Back in 1998, Luc Besson concocted an idea for a movie that would be sheer mayhem. According to lore, he had in mind nothing more than creating a serviceable story thread on which to hang a lot of vehicular action and the excuse to wreck a lot of cars: he wanted to destroy more motor vehicles than any other film in movie history.
These were the modest, or grandiose, origins of Taxi. He promoted it as the ultimate car-crash film and no-one disputed his claim. Besson took the writing credit but handed over the directing reins to dependable veteran director Gerard Pires. It was a winning idea that grossed over $50m in France and proved a dependable programmer in most of the rest of the world.
It opened almost literally with both barrels blazing as the film's hero by default finds himself in the middle of a shootout between cops and robbers in the streets of Marseilles. The film concludes with a spectacular car chase and the epic car smash-up. So what's not to like'
Mind the language
Taxi and its subsequent chequered trio of follow-ups have been an incredible ride and a warhorse of a commercial franchise in Europe. But they have never played commercially in the US.
Taxi 4 opened a month ago in France, Belgium and Switzerland. Last weekend it debuted in Russia and the Ukraine to more than $9m and in its fifth weekend on release has sold about $50m worth of tickets.
In the coming months it will open in the rest of Europe, Asia and South America but, apart from Quebec, it is not likely to have more than token exposure at second-tier festivals in the rest of North America.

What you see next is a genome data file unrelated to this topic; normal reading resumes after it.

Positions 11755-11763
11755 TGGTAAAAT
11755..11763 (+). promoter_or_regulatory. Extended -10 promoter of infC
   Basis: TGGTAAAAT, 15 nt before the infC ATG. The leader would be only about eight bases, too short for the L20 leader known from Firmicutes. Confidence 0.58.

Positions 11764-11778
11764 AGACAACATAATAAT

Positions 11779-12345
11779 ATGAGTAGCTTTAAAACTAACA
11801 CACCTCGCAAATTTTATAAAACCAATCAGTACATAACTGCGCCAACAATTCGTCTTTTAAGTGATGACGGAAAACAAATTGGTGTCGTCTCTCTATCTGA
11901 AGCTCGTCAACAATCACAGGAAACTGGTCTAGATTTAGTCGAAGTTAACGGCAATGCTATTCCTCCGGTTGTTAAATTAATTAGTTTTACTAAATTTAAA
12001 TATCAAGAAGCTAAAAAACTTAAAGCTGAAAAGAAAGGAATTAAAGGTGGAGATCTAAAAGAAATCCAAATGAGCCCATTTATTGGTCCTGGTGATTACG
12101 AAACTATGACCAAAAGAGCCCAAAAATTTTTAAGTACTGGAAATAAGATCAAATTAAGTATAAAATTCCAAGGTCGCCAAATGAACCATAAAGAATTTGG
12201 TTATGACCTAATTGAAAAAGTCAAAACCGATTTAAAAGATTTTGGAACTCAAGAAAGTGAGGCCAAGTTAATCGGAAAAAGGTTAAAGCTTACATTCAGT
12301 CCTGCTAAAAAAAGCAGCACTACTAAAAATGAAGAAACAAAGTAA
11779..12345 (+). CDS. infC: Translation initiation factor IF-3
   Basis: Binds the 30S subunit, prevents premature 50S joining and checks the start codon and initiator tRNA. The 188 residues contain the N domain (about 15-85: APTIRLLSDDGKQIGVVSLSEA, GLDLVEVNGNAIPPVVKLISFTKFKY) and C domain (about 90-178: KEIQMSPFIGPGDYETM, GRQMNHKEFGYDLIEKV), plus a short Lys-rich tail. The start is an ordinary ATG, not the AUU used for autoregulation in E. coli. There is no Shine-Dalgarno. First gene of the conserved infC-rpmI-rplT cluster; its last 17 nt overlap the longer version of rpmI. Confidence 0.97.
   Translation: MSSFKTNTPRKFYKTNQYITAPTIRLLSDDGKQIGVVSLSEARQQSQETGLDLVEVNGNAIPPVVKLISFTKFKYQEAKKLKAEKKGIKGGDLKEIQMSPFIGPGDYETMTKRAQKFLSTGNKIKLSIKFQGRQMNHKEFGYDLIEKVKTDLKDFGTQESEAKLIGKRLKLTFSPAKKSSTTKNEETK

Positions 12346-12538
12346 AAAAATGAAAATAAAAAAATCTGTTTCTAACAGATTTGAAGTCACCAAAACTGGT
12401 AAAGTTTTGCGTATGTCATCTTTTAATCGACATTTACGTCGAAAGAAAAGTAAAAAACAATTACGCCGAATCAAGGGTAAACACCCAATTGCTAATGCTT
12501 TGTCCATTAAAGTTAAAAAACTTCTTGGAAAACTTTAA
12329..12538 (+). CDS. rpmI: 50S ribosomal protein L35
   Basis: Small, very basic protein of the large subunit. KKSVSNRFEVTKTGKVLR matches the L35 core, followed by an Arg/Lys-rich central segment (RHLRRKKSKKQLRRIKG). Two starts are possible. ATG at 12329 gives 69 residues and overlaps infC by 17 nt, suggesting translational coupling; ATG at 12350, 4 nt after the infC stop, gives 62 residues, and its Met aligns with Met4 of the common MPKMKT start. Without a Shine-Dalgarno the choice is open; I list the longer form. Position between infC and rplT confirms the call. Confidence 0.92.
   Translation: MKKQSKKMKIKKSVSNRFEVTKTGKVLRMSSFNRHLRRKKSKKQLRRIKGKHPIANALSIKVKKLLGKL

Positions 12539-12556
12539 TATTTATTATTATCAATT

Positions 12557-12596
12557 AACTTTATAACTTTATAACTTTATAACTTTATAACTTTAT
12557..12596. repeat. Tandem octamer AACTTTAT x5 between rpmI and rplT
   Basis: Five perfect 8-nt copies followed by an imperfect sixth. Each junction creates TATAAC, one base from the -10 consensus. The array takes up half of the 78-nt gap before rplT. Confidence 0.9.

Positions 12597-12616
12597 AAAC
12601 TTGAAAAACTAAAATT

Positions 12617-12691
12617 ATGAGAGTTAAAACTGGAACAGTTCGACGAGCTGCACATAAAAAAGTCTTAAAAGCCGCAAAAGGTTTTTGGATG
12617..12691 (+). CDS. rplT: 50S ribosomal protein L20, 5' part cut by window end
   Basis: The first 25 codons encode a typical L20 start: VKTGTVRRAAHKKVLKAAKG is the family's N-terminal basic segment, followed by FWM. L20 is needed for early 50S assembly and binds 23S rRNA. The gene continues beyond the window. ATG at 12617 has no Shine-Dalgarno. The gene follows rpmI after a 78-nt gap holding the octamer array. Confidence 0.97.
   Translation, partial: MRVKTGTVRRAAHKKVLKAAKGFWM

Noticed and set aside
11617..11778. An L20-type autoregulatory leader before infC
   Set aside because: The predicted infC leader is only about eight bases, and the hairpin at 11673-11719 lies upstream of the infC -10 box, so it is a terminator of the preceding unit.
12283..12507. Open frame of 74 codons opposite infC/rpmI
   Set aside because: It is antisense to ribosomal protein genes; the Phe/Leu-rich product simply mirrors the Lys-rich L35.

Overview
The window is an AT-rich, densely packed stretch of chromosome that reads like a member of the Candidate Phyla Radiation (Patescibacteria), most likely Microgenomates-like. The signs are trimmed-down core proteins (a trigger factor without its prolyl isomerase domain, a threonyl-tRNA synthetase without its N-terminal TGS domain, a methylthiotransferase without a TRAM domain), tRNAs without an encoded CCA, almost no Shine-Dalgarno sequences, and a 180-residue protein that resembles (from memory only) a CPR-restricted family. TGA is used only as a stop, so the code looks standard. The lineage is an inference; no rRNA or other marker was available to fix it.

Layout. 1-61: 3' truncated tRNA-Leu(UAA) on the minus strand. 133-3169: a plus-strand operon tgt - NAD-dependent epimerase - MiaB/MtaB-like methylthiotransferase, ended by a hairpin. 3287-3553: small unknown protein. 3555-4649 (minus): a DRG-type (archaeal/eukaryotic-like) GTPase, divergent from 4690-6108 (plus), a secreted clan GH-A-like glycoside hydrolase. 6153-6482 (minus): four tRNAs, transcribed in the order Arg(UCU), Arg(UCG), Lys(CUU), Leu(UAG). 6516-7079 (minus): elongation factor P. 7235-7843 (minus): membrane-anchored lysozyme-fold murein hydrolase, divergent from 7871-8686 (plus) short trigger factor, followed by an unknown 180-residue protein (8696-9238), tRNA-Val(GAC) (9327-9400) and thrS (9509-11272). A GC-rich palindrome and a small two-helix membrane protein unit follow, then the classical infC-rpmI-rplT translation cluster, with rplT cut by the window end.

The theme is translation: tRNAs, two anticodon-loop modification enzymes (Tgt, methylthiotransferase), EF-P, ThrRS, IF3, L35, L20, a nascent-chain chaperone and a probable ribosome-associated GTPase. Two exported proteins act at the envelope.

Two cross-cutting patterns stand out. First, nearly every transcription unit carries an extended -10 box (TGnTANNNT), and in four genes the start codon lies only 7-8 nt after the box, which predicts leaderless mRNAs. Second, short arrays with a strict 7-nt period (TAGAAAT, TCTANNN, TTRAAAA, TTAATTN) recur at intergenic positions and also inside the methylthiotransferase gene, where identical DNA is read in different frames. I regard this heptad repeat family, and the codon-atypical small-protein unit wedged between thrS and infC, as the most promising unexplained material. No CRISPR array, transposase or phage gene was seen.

Conscious or not, there has been an antipathy towards foreign-language action movies in the US. There certainly have been waves of popularity for sword and sandal epics, spaghetti westerns and Asian martial arts fare as long as they were dubbed into English. However, only Crouching Tiger, Hidden Dragon managed to keep its original tongue and make a lot of money.
The Taxi example is by no means unique. Crimson Rivers is another film that was the top grosser in debuts in France, Italy, Mexico, Japan and Quebec among other territories. It actually had the semblance of a release in America but was consigned to a few arthouses and eked out less than $1m. Subtitles also limited the exposure of Ong Bak, Night Watch and District B-13. Theatre owners seem to believe their customers cannot or will not read.
Found in translation
Besson, whose record demonstrates a canny sense for the commercial zeitgeist, has to be wrestling with ideas to break through America's invisible shield. His French-language films as well as other non-English genre films are no less foreign to Argentinians or Malaysians yet they play in those countries as mainstream rather than limited appeal pictures.
The film-maker has been sufficiently astute to play in many arenas and this attitude has produced a series of films with Fox, including The Transporter.
There was also an English-language version of Taxi that did not appear to have much connection to the 1998 film other than a common title. Language really was not and is not the chief obstacle in creating something that is entertaining. With so many films struggling to secure screens, it would be nice to believe the good ones might be found in translation.
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